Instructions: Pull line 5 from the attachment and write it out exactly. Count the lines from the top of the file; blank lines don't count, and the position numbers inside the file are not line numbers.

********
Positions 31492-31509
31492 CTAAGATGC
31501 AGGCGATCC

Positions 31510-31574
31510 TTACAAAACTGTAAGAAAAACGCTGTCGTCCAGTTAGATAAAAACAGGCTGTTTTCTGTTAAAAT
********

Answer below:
31510 TTACAAAACTGTAAGAAAAACGCTGTCGTCCAGTTAGATAAAAACAGGCTGTTTTCTGTTAAAAT